How aware they are of your products or services and if they have used anything similar in the past or currently.
This will allow you to discover what they will be familiar with and what they won’t be so assured of to establish a starting point going forward in the sales process.
This can save time and streamline the sales process as you are not re-iterating information which they already have.
It is also important that you are showing industry knowledge and you are aware of how the competition operates in terms of techniques, strategies and USP’s (unique selling points).
This builds a trust and authority of your position and experience.
Highlight the competition’s approach and the differences, but never bad mouth competition directly.
Be humble and modest, let the prospect say anything negative and respond – “We have heard that before”, rather than instigating a petty remark.
If you need to say bad things about your competitors to try and get ahead of them, then it suggests you have something to hide or that you are not confident enough in your own business to be better, naturally.
You are representing your business and the brand reputation attempting to portray a respectable picture and identity.
In the end, you want your quality and service to be the deciding factor in an unforced process. Be open and transparent.
It is fine to mention your less-focused areas compared to others, and your strengths and advantages over theirs.
Being a thought leader for the industry and advising based on their needs and what is the best route for what they are looking to achieve.
Explain how you can use products, tools and services in conjunction, not in isolation, to improve the overall sum of the parts as productively as possible.
This is what will keep in the mind longer-term as you look to enter a partnership, not just a quick sale for the short term.
- Qualifying The Lead For Sale
You need to be asking the right questions to discover if each lead is suitable to buy your product, service or tool, through numerous qualifications.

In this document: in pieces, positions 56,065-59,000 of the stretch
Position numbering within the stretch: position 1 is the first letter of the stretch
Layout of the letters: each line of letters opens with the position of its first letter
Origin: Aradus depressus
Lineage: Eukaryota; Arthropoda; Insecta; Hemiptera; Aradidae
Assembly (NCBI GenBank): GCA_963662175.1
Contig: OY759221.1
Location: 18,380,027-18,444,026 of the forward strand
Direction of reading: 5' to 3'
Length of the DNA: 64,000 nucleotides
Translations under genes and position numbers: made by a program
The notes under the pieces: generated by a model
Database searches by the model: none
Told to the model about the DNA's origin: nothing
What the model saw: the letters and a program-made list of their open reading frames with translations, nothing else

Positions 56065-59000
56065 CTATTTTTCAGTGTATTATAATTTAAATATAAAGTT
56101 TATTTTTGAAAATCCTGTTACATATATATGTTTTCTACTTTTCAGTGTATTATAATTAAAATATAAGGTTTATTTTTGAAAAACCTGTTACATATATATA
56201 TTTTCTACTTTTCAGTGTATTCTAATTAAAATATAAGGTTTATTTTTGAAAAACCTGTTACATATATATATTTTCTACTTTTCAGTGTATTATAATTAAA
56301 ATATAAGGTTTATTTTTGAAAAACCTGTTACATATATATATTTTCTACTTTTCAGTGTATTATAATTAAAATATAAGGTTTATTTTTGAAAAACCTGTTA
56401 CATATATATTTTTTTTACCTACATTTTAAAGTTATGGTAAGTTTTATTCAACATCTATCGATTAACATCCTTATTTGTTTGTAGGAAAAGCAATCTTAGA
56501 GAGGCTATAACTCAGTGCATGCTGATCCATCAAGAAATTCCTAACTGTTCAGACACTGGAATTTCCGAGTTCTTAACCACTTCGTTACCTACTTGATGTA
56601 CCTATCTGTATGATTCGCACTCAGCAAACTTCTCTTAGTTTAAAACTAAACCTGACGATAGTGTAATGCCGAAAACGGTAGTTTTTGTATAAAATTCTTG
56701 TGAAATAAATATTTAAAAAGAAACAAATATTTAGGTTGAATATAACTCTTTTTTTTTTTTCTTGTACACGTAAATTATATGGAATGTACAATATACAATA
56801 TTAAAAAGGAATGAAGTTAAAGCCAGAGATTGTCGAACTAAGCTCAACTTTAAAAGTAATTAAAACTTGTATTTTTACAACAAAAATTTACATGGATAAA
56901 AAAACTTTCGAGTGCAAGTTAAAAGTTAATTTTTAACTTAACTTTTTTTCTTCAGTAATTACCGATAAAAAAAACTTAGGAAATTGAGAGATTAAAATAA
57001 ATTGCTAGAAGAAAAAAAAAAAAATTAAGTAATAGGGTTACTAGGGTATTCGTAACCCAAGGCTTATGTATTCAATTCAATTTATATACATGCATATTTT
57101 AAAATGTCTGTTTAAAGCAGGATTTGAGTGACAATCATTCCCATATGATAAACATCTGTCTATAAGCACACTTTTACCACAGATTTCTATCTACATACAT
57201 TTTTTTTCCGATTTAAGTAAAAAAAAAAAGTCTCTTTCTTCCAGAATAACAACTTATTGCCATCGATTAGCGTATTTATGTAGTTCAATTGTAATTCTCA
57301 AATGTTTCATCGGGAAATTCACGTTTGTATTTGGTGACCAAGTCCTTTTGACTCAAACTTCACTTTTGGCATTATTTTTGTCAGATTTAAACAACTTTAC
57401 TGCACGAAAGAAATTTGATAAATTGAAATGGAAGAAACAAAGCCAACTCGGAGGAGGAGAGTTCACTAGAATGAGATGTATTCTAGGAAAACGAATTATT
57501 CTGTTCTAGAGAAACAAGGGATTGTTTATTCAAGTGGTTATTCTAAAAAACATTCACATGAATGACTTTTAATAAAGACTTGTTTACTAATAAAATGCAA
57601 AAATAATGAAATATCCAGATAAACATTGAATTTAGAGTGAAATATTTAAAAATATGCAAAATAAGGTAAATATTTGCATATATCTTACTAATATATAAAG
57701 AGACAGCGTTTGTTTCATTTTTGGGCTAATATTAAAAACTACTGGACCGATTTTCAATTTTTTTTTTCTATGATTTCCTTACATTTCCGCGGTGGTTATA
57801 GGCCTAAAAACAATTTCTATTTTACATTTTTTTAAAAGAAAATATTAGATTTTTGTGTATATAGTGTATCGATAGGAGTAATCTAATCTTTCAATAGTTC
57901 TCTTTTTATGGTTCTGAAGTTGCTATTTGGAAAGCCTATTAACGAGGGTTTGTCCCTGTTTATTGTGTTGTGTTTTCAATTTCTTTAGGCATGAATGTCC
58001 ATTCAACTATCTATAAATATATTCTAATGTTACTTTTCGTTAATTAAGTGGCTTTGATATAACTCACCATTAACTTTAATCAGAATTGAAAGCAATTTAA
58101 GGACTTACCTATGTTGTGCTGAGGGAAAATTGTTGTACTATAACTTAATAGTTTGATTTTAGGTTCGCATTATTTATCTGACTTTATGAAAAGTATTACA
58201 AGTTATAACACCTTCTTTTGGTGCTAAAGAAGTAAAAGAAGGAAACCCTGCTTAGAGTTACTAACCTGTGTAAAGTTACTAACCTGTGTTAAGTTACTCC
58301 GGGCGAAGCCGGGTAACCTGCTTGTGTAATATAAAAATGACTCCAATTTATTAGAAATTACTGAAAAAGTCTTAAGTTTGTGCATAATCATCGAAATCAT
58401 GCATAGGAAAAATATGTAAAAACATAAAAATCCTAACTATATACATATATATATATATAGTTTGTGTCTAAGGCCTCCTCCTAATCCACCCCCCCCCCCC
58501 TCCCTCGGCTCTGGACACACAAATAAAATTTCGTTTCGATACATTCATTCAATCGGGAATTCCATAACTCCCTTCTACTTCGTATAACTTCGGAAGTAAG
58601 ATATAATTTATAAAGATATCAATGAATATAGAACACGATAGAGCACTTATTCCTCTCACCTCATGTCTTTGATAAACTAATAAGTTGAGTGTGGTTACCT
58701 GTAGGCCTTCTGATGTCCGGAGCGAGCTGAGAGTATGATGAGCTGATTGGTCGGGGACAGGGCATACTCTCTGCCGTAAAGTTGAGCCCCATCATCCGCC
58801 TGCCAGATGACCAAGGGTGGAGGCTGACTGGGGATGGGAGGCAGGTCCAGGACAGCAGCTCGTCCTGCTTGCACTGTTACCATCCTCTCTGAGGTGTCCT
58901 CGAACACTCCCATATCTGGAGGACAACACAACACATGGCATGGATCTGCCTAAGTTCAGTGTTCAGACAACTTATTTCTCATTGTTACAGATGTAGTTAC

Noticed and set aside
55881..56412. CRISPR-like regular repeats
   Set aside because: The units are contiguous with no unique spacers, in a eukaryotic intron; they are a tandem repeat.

It is crucial that you look to minimise the opportunity costs of your efforts as you don’t want to waste time trying to work with a lead which is not appropriate when that time can be channelled into others more likely to convert.
Don’t spend time trying to fit square pegs into round holes. It is not beneficial for anybody longer-term.
- Following Up
Bearing in mind your follow up based on your early findings when initially making contact – you want to create a balance of progression and patience.
The half-way point of a trial or sample period is ideal to reach back out. Discuss the current thoughts, and what could assist them going forward to improve their user experience.
This is also an opportunity where you may set up a strategy to capitalise on positive communication.
Offering early deal discounts – rewarding decisive leads and incentivising them with better ROI.
By assessing the situation, you can judge whether this might be a worthwhile option to secure a deal and complete the sales process ahead of schedule.
Alternatively, it is here when you can go the extra mile and make further efforts to build on the relationship going forward applying additional knowledge and service.
This can pay dividends when it comes to the closing stage and might be the difference between completion or churn.
- Closing Sale
The period of deliberation can be a frustrating time in the sales process.
With all of the cards on the table and relevant information communicated, as you swing back and forth, not always able to receive a clear or definitive answer in a reasonable time-scale.
But you have to show patience and you’ve got to understand that they are inevitably exploring other options.
There is also going to be a complex chain effect for the whole package, with many other factors and people influencing or maybe restricting the decision-making ability.